Should you buy plants on sale in garden centres?

Discount racks in garden centres may seem a haven for straggly specimens, but you can pick up some bargains.

Press Association
Last updated: 26 June 2018 - 7.01am

So, after perusing the very expensive plant sections in your local garden centre, you move on to the discount bench, where you’ll often find an array of specimens much more suited to your budget – but are they worth buying?

Are seasonal discounts worth it? (Hannah Stephenson/PA)
Are seasonal discounts worth it? (Hannah Stephenson/PA)

Be careful what you choose

Christine Walkden, resident gardening expert of The One Show and author of Christine Walkden’s No-Nonsense Container Gardening, says you can bag some fantastic bargains, but you need to be aware of what may end up on the compost heap.

“Garden centres are now clearing their shelves of mainstream bedding and herbaceous plants to get ready for bulbs, which generally come in in August, and then for their Christmas stock. If a plant is just reduced because they want to clear the benches, which at this time of year is often the case, you can pick up some real bargains.”

As the season began so late this year, there are great bargains to be had, she adds.

Summer annuals at a snip

Even discounted hanging baskets can last (Hannah Stephenson/PA)
Even discounted hanging baskets can last (Hannah Stephenson/PA)

You can now purchase packs of summer annuals for a fraction of their original cost, as well as ready-made hanging baskets and containers, which if kept fed, watered and dead-headed, should last well into September.

Check plant health

Plant where roots are trailing out of the pot (Hannah Stephenson/PA)
Avoid plants where roots are trailing out of the pot (Hannah Stephenson/PA)

But you need to check the plant’s health before you buy, she warns.

“A lot of things are being reduced, but look carefully at what’s being offered,” she advises. “I would avoid anything soft, squidgy, obviously diseased or weak, the normal poor quality things.

“If the roots of discounted bedding plants are coming through the bottom of the tray, it’s probably best to avoid them as they are likely to have been there a long time and may have been starved.”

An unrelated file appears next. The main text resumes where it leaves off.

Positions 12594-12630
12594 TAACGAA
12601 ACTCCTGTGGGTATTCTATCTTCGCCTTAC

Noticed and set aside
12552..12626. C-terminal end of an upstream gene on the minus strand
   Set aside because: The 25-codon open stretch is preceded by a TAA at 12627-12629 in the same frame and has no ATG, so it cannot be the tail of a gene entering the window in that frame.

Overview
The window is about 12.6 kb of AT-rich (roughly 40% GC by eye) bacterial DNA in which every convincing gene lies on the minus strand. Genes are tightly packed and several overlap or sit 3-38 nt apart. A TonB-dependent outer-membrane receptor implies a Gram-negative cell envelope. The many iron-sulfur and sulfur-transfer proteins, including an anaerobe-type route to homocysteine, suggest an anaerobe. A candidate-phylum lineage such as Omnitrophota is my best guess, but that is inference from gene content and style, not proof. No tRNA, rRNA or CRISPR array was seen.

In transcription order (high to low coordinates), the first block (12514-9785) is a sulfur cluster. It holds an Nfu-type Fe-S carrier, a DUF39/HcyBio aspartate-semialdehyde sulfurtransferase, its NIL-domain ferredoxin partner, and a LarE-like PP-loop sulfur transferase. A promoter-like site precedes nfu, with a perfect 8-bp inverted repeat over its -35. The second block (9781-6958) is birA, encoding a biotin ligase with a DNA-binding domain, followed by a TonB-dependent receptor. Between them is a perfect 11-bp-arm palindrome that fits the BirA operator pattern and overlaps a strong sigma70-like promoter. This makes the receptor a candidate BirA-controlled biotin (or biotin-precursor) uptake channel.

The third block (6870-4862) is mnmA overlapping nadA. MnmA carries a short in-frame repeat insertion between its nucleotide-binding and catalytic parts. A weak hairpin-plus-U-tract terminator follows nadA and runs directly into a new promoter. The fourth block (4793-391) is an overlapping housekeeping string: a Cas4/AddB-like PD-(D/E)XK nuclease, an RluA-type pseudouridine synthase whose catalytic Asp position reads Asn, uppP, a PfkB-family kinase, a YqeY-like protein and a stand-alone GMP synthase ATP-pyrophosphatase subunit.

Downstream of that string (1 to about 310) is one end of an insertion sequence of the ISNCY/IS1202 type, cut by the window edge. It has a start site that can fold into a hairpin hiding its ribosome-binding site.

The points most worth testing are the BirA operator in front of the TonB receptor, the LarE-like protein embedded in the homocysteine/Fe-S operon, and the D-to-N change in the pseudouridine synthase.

Consider perennials which have finished flowering

Discounted perennials (Hannah Stephenson/PA)
Discounted perennials can be a bargain (Hannah Stephenson/PA)

Plants which are coming into flower or in full bloom are likely to be more expensive, while perennials and shrubs which have finished flowering may well be among the sale items.

“If perennials have just been chopped back and have a good root system, and the roots are white and fleshy, that’s another bargain to be had,” says Walkden. You can get all-round interest by going into your local garden centre on the same day every month and bagging a bargain, she adds.

What about bulbs and seed potatoes?

Seed potatoes on offer (Hannah Stephenson/PA)
Seed potatoes on offer (Hannah Stephenson/PA)

Recently, some centres have been selling off seed potatoes which should have ideally been planted earlier in the year.

Walkden advises: “You can plant seed potatoes until the end of June, while garden centres will be stocking autumn-flowering bulbs now – such as sternbergias and Crocus zonatus – which should be planted by late August.

“Bulbs are interesting because you can plant them totally out of season and they will just flower much later,” she says. “If the bulb is sound, with no softness, mould or disease on it and you haven’t got round to buying them, then buy them!

Sale billboards entice you to buy (Hannah Stephenson/PA)
Sale billboards entice you to buy (Hannah Stephenson/PA)

“I know lots of people who plant their spring bulbs in December, because they forget, and they’ll just flower later.”

Consider cheaper varieties

Acers can be expensive (Hannah Stephenson/PA)
Acers can be expensive (Hannah Stephenson/PA)

There are other ways to save money on garden centre plants. Some specimens may be more expensive than less popular varieties. Acers, for example, can be extremely pricey, but some argue you can get the same effect with cheaper trees such as cherry or Amelanchier.

Lifting and dividing plants can also be an economical way of increasing your stock and you can do this with many plants, from dainty-looking astrantia, to tropical-looking hostas, heleniums, rudbeckias and crocosmias.

Some clumps of bulbs will separate easily, to give you several healthy clumps to replant, while you may need to get a gardening knife to divide other tougher-rooted types like hostas. But leave this job until the plant is dormant, if you can.

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